The process indicated in the second statement can also be accepted. These original meanings gradually fade and the words tend to become merely form or function words-auxiliaries of a future tense. The assumption, however, that this loss of full word meaning is the end of the process seems an invalid one and the statement that whatever connotations these expressions may still carry are 'glimmerings through' of previous meanings is plainly inadequate, for the three following reasons: (1) Although such an explanation would account for the meanings of desire or wish which might be suggested in a future phrase with will it does not account for the cases in which will with the second or third persons implies a compulsion to be brought upon the subject."

(2) Although the explanation would account for any suggestions of compulsion which may attach to a future phrase with shall it does not account for the many cases in which the meanings of resolve or determination on the part of the subject attach to the future expression with shall.10

I am repeating here two sentences, and in the footnotes several examples from my article, "The Periphrastic Future with Shall and Will in Modern English', Pub. of Mdn. Lang. Ass. 40. 963-1024.

'Some examples of this use are the following:

'You will go to your room and stay there!' (The speaker's command.)

'A. He says that he has decided not to go to the court.

B. Well, he will go to the court even if we have to carry him.' (The subject is threatened with such pressure as will force him to act in direct opposition to his wish or resolve.)

In the following from Masefield's The Faithful, 1. 2. 51, the 'you will' expresses the speaker's not the subject's promise and determination.

'Kurano-Kira taught you the wrong ritual?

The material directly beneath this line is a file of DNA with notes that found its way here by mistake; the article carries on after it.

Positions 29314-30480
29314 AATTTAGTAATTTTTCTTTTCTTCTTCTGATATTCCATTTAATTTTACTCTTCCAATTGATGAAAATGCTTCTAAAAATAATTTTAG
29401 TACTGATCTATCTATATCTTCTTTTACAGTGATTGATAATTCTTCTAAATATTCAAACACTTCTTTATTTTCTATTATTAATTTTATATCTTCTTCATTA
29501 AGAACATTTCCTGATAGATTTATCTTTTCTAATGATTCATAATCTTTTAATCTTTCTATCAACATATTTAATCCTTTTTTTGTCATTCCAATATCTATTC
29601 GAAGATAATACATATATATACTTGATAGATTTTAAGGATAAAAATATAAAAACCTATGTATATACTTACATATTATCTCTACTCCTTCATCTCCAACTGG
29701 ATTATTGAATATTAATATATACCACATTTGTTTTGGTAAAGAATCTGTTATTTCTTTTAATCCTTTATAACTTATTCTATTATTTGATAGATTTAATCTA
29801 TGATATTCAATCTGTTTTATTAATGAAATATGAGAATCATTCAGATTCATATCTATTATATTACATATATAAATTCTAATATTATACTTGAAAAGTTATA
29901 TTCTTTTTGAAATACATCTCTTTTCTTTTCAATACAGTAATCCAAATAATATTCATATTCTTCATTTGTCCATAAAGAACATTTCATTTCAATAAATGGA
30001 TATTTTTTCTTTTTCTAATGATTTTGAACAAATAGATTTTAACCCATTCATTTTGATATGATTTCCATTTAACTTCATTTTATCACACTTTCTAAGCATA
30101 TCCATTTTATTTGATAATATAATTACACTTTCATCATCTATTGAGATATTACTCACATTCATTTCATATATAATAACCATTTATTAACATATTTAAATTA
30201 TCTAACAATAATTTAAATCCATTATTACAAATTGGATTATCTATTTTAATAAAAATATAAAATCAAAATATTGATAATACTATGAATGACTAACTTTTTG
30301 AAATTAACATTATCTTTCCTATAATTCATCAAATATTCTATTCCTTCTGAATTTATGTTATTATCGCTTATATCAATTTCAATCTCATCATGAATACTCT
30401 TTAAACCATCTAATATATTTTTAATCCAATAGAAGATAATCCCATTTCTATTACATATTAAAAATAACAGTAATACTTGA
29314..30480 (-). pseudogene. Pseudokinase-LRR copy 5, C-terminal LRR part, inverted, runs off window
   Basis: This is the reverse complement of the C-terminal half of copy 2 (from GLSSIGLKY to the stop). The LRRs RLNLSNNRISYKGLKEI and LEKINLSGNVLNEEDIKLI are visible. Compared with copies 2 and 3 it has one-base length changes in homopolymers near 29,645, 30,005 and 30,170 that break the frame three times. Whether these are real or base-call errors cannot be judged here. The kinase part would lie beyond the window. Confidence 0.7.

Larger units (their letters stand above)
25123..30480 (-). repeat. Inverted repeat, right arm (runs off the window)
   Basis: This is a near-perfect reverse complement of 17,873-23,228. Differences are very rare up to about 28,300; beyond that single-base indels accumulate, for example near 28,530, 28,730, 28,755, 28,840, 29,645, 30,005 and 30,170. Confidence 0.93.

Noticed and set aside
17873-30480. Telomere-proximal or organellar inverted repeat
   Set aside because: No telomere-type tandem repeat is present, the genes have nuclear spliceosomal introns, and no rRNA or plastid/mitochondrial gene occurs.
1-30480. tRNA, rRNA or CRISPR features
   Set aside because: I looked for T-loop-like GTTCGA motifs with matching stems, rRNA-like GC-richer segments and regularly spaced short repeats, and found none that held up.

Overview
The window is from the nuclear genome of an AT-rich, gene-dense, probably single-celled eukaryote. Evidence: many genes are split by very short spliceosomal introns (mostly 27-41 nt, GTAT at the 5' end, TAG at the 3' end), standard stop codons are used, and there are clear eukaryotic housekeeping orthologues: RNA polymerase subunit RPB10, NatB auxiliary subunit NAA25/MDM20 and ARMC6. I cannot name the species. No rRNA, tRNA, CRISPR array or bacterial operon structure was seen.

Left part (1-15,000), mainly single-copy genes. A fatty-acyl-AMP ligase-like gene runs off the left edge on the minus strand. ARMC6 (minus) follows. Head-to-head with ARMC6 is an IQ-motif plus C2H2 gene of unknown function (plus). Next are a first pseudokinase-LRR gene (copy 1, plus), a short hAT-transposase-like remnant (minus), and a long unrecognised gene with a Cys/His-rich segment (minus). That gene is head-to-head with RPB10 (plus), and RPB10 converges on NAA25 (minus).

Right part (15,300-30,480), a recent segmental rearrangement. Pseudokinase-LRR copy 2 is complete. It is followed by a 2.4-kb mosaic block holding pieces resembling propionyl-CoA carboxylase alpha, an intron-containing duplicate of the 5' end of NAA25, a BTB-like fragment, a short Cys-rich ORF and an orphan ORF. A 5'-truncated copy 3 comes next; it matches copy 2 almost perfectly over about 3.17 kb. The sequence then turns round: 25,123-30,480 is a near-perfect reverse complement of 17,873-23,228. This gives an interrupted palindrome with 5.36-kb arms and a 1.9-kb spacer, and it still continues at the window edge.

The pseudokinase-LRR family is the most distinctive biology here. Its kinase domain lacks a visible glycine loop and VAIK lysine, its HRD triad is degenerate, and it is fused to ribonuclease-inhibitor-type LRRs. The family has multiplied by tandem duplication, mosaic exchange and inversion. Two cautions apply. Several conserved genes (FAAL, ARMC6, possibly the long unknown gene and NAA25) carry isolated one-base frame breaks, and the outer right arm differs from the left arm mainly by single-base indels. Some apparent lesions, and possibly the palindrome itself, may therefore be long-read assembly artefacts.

Kurano-You will not go unavenged.'

The 'you'll', etc., in the following from Jane Shore, V., p. 208, line, 393, implies a threat of the speaker against the subject.

'Shore-Infamy on thy head!

Catesby-You'll answer this at full.-Away with 'em.'

10 Some examples of this use are the following:

Masefield, The Faithful, I, 11, 11

'Lord Asano-This alters everything, I shall go at once to the Envoy's court and appeal against Kira.'


Cibber, Love's Last Shift, IV, 66

Damme! Sir, have a care! Don't give me the Lye, I shan't take it, Sir.'

(3) Even if one insists that the 'glimmering through' of the purposeexpressing infinitive with going and about sufficiently accounts for the ideas of intention and determination which attach to the expression of the future in the following examples:

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Pinero, The Second Mrs. Tanqueray, III, 62

My tongue runs away with me, I'm going to alter, I swear

Masefield, The Faithful, II, 1, 62

'Kurano-Are they going to kill me?

4th Ronin-They said they were going to make sure of you.'

'He has bought up two of our neighbors and is about to buy us up too.'

yet such an explanation could hardly account for the suggestion of compulsion or necessity in the following example with the strongly stressed verb to be.

'X-I don't intend to allow anyone to see the books.

Y-But you are going to let us see them for we have the judge's order.'

Nor could it account for the fact that quite frequently the present form of the verb conveys not only a future meaning but also the suggestions of intention, resolve, or determination." Even in Old English we find such an example as the following:

Congreve, The Way of the World, V, 1, 65

'Sir Wilful-Therefore withdraw your instrument, sir, or by'r Lady, I shall draw mine.'

Taylor, The Babes in the Wood, III, 1, 69